You probably won’t send enough of these to run a true A/B test, but tune your message if you glean any insights as you go. For example, I had been telling people we’re a Chicago company but initially hadn’t clarified that the role was remote-friendly.
The goal of this phase is to schedule a 30-minute follow-up, so make sure to close your message with a strong call to action. Something simple like “Are you interested in a quick call to learn more?” is great. A yes/no question makes the response super easy.
I like this phase, because we get to start seeing some results! 👀
We’ve found that having an engineering leader reach out rather than a recruiter materially increases our response rates.
Interviewing Web Developers
We’re finally going to start talking to people. You might modify this structure to fit your own circumstances, but as long as you hit the high points you’ll be okay.
A 30 minute call starts building a rapport with the candidate. This phase requires significant time and effort, because the previous phases are such inexact filters. But your goal is to hire, and that means balancing what works for you and what works for the candidate. A call is much more engaging than an email thread, so I usually move to a voice/video channel as fast as possible. I’ve had good luck spreading this work out so I don’t have to personally make every single call.
When someone shows interest in your initial reach-out, you can reply: “Great! The next step is a call with Alan, he’s open tomorrow 2pm-4pm, what works for you?”
You might see a small drop-off from people who expected to talk to you personally, but it’s worth it to save your calendar from utter destruction.
In this call, pitch your role/company and see if there’s mutual interest.
- Do they actually have the technical experience you need?
- Do they check one or two of your most important boxes? Any obvious red flags?
- What’s their timeline for making a move?
- Discuss comp if you want (“what would it take for you to consider making a change” or “our salary range for this position starts at 140k” are good, “what are you making now” not so good and potentially illegal)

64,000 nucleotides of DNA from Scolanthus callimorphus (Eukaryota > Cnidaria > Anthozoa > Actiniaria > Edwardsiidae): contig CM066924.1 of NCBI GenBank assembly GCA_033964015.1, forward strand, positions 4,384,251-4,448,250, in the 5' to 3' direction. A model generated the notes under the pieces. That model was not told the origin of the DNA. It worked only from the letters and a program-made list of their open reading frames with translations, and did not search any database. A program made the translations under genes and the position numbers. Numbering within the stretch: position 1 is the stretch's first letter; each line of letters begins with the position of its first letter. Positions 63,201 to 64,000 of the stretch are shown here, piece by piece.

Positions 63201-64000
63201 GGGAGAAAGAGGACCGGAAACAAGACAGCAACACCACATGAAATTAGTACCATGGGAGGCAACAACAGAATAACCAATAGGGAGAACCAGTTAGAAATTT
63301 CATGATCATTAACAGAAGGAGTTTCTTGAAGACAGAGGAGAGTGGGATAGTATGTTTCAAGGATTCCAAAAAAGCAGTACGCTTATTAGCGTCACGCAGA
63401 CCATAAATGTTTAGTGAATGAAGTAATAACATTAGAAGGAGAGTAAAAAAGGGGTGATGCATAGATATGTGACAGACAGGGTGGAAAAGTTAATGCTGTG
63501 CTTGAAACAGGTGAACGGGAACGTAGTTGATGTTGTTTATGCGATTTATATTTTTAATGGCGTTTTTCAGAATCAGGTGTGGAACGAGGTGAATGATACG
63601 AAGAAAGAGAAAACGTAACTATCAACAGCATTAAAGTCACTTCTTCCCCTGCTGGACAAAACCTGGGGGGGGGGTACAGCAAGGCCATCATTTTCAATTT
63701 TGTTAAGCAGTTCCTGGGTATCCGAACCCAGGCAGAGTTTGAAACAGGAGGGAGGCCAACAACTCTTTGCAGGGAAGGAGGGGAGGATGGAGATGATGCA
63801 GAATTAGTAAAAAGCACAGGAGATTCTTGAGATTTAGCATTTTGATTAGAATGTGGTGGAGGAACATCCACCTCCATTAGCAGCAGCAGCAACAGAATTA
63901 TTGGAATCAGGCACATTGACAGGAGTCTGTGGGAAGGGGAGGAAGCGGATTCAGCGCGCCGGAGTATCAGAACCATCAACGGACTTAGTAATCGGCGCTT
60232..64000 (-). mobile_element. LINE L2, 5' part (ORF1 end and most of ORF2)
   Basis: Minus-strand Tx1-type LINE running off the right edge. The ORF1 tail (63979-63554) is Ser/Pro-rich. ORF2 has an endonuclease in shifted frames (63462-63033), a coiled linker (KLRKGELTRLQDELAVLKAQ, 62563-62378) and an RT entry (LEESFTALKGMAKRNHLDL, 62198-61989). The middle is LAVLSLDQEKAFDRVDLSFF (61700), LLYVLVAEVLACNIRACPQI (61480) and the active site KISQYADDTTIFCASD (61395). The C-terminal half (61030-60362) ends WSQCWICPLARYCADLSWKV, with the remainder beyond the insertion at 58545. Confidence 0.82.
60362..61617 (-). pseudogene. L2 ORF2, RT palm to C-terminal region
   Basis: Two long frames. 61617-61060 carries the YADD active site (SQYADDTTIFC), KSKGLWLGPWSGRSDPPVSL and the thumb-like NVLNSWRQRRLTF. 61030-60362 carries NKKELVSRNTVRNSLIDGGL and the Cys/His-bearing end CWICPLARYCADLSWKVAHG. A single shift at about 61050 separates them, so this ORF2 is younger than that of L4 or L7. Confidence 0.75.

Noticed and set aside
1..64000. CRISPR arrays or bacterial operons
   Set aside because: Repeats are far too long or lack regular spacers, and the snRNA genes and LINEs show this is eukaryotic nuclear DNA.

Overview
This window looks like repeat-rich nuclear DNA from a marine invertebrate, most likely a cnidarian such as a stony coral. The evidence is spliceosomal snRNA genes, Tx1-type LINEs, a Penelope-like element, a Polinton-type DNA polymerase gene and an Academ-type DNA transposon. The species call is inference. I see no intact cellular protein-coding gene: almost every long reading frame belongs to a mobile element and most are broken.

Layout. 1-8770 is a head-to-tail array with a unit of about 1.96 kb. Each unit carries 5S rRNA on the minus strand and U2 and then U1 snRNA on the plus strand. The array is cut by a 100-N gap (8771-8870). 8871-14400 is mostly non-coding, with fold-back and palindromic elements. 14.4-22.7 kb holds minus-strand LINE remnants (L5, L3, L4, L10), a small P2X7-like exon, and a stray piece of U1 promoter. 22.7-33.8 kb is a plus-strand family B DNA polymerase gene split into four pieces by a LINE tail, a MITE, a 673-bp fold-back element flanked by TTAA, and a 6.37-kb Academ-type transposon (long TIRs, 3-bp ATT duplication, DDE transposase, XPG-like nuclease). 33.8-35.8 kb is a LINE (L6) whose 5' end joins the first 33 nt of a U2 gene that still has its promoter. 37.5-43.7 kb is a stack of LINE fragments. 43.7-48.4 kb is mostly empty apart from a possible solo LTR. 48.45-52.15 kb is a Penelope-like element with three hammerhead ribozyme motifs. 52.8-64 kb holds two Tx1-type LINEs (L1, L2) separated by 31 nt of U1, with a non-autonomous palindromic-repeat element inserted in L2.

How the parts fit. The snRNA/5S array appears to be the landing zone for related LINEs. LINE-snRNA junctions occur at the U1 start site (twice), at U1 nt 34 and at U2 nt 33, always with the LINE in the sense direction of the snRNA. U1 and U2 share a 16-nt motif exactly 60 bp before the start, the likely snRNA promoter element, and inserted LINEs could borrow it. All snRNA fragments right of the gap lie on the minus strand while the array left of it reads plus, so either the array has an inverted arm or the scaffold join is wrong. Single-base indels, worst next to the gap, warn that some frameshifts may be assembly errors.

- Answer their questions
- Discover their motivation (key for later!). If you can’t offer best-in-class salary you’re going to have to appeal to them in a different way.
One way or another you want to evaluate the candidate’s technical ability. I’m not trying to resolve the many schools of thought on technical evaluation in this post. As a starting point I’ll just say that at Ascent we currently offer either a take-home exercise plus a video chat to review it, or a live pairing exercise. The candidate can play to their strengths and needs, and we get a conversation about code either way.
Providing choices can reduce bias in the process. A single way of doing things easily and silently turns away large swaths of people (which also tanks your hire rate).
This is when I start bringing other developers into the process. They can help evaluate code samples and conduct the review, and I usually ask them to review take-home responses without including any personally identifying information to reduce bias in our process.
On-Site / Full Loop
Now it’s time for the whole team to get to know the candidate. By this point, you know a fair bit about the candidate, but your team does not. It’s natural for the team to be skeptical, which can easily come across as cold or harsh for the candidate. Give your team an outline of what you know about the candidate so far. The candidate’s motivation is especially useful here. And, gently remind the team to be warm and “sell” the candidate a bit. Whether or not you make an offer, you want every single candidate coming out of your process to be excited to work for you.
Choosing The Best Web Developer